A gastronomic fixture of the Lower East Side for seventy-one years, the Essex Street Market faces a precarious future. Recently approved guidelines for the nearby Seward Park Urban Renewal Area development project include the possibility of demolishing the current market in favor of a larger, more modernized facility at a new, still undetermined, location. In the tug of war between developers and preservationists, outraged East Siders have mobilized to spare the Depression era structure.
One of them is Anne Saxelby, local cheese monger and Essex Street vendor. She has issued an online petition to save the market, which she calls “a living piece of Lower East Side history,” and plans to present it at a May 25th community board meeting.
Saxelby is right. Nearly three quarters of a century after it opened, the market continues to play its part in the immigrant Lower East Side food economy. At the same time, the market building, an example of “Depression Moderne,” embodies an intriguing nugget of this city’s history, an urban drama involving immigrants, pushcarts and the mayor of New York.
When Fiorello LaGuardia was elected mayor in 1934, he assumed office with well-defined opinions on the city’s pushcart markets. Unsanitary and outmoded, the pushcarts, he argued, were a blemish on the face of the city and must be removed. The mayor’s anti-pushcart sentiments were nothing new. As far back as the 1890s, city officials had fretted over the growing number of pushcarts blocking traffic and strewing their litter on city streets. The authorities periodically moved to ban the pushcarts but lacked the necessary follow-through, leaving the problem to the next administration.
The epicenter of the “pushcart evil” as it was called, was the Jewish ghetto on the Lower East Side. Block after block was lined with pushcarts transforming the neighborhood into one continuous open-air bazaar. Most of those carts were devoted to food. East Side vendors sold fruits and vegetables, baked goods, dairy products, fish, grains, and nuts, in short, most everything required by the Jewish homemaker with the exception of meat.
Under LaGuardia, the pushcart issue reached the level of obsession. The upcoming World’s Fair in 1939 only fueled the fire. With hundreds of thousands of visitors descending on New York, it was imperative that the streets be cleared of foreign-born hucksters and their haggling clientele.
LaGuardia’s strategy was to corral the peddlers, setting them up in state-of-the-art market buildings scattered through the city. The Essex Street market was one of eight similar markets built by LaGuardia and financed in part by federal money from the WPA.
Each of these markets catered to the culinary needs of the surrounding population. When the Essex Street Market opened its doors on January 9, 1940, it was home to 475 vendors, each tucked into his own neat stall. Seventy percent of the vendors were Jewish. The remainder were chiefly Italians.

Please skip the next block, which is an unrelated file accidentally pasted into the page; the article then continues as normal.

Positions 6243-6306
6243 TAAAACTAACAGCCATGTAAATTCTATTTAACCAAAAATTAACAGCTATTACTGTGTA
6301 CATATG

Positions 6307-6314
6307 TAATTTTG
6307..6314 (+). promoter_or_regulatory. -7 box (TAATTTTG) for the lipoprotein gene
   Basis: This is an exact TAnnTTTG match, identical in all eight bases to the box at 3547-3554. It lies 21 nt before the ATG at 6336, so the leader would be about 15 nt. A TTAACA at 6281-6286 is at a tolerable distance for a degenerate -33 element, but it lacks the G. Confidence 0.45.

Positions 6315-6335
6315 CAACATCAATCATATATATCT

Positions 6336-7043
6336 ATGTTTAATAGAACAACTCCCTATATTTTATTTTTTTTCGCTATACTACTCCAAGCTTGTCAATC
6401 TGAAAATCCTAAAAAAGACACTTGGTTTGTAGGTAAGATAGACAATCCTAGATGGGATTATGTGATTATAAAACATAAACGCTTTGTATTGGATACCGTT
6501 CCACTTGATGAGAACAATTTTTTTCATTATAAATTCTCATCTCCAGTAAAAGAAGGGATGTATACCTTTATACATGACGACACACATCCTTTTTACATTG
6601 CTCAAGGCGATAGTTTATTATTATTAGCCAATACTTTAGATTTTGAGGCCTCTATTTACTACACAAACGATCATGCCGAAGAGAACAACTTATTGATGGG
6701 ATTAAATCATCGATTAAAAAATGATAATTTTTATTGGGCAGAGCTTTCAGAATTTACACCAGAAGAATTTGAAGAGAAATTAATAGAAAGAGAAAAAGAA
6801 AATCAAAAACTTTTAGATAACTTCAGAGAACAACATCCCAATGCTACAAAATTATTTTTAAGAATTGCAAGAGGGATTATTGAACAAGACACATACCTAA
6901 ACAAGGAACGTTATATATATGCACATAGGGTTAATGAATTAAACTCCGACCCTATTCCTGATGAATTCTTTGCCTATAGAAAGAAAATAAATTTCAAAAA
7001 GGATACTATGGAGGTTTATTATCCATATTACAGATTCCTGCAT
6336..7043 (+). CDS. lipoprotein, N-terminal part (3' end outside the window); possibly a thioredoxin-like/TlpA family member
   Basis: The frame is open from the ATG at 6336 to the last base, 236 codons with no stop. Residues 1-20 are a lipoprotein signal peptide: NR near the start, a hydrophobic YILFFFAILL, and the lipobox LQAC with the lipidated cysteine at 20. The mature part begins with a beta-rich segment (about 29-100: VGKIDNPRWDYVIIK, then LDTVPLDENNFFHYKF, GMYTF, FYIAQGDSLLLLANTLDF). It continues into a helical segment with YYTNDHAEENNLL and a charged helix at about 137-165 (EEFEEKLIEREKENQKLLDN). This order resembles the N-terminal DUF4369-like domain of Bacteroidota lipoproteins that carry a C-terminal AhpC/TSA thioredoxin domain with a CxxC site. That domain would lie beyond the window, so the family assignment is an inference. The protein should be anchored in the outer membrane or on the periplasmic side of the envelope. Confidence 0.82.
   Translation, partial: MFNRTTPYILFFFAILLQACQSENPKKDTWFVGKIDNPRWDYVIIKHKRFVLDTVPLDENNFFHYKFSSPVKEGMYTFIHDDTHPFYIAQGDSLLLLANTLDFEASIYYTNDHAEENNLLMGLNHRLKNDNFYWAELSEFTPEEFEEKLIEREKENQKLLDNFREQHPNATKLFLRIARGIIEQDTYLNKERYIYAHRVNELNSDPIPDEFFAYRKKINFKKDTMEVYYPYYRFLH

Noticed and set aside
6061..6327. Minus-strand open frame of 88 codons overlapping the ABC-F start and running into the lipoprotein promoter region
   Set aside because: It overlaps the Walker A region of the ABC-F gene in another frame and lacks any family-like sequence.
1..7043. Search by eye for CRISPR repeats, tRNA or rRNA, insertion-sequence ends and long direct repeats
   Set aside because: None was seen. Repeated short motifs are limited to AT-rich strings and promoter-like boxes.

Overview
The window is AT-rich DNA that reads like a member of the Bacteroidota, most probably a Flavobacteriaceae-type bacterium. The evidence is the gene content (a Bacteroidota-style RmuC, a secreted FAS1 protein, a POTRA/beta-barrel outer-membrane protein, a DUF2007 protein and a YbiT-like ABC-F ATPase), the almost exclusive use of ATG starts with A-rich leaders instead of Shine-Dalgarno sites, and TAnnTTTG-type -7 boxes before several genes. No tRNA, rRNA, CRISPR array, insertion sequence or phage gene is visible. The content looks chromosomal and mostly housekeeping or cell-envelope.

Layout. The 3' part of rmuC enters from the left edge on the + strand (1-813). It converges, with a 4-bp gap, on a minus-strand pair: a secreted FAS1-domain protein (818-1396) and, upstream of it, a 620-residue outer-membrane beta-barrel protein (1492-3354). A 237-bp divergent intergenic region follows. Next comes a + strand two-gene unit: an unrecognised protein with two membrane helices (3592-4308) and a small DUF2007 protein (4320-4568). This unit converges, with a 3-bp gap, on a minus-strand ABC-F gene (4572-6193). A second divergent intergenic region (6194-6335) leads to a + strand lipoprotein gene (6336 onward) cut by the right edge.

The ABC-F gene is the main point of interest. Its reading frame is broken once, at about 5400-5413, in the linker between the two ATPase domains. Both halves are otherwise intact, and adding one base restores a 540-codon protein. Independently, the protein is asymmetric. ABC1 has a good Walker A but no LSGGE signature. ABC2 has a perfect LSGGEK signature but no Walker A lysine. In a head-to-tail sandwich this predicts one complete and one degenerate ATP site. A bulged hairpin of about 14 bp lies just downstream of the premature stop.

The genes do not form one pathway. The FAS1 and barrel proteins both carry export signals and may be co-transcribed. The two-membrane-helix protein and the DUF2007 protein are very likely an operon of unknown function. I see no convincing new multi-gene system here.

The roughly 330 Jewish vendors offered a full compliment of kosher goods. A 1940 report prepared by the Federal Writers Project, another WPA program, lists some of the items for sale:
Signs in Yiddish call attention to the presence of kosher butcher shops… kosher pastry, including the small traditional holiday cakes….Well-known dairies make a sideline of kosher dairy products. Kosher butter made daily from fresh cream, whipped butter in appetizing cartons, vegetable oil shortening; pure vinegar… smoked fish…sardines with skins; gefilte fish…
While the younger merchants adjusted to their new accommodations, the old timers were bereft. The same WPA report described aging peddlers who “resent the change to order, cleanliness and regulations; they insist that shoppers believe that bargains can only be found on pushcarts; a market is like a store — so why go to the market?”
Nonetheless, the Essex Street Market enjoyed a solid decade of success. Monday through Friday, it served local shoppers. On weekends, however, Jews from Brooklyn, Queens, New Jersey and upper Manhattan converged on the market in a weekly retail pilgrimage. Many of them were former East Siders who had “moved up.” Some returned in chauffeured limousines and mink coats prompting merchants to refer to Saturday evenings at the market as “mink coat night.”
Changing demographics along with the growing popularity of supermarkets conspired against the Essex Street merchants. By the mid 1960s, the original 475 stalls had shrunk to 320. By the mid 1980s there were only 59. The market was down to a skeleton crew, but the remaining merchants managed to hold on. A $1.5 million renovation that began in 1995 attracted a new generation of more upscale food purveyors, including Anne Saxelby and Pain D’Avignon, an artisanal bakery.
Today, only three of LaGuardia’s markets survive. Essex Street is one of them. The last of the original Jewish vendors, Jeffrey’s Meats, a fourth-generation family butcher, closed earlier this year under financial strain. In 2011, the market is a cosmopolitan blend of Asian and Caribbean, black and white, old timers and foodie hipsters. At the Batista Grocery, shoppers can choose among nine varieties of tropical root vegetables. Around the corner, Formaggio Essex sells house-made duck confit and Hawaiian red sea salt. In this restless city, where nothing stands still for too long, seventy-one years of continuous operation is its own special victory.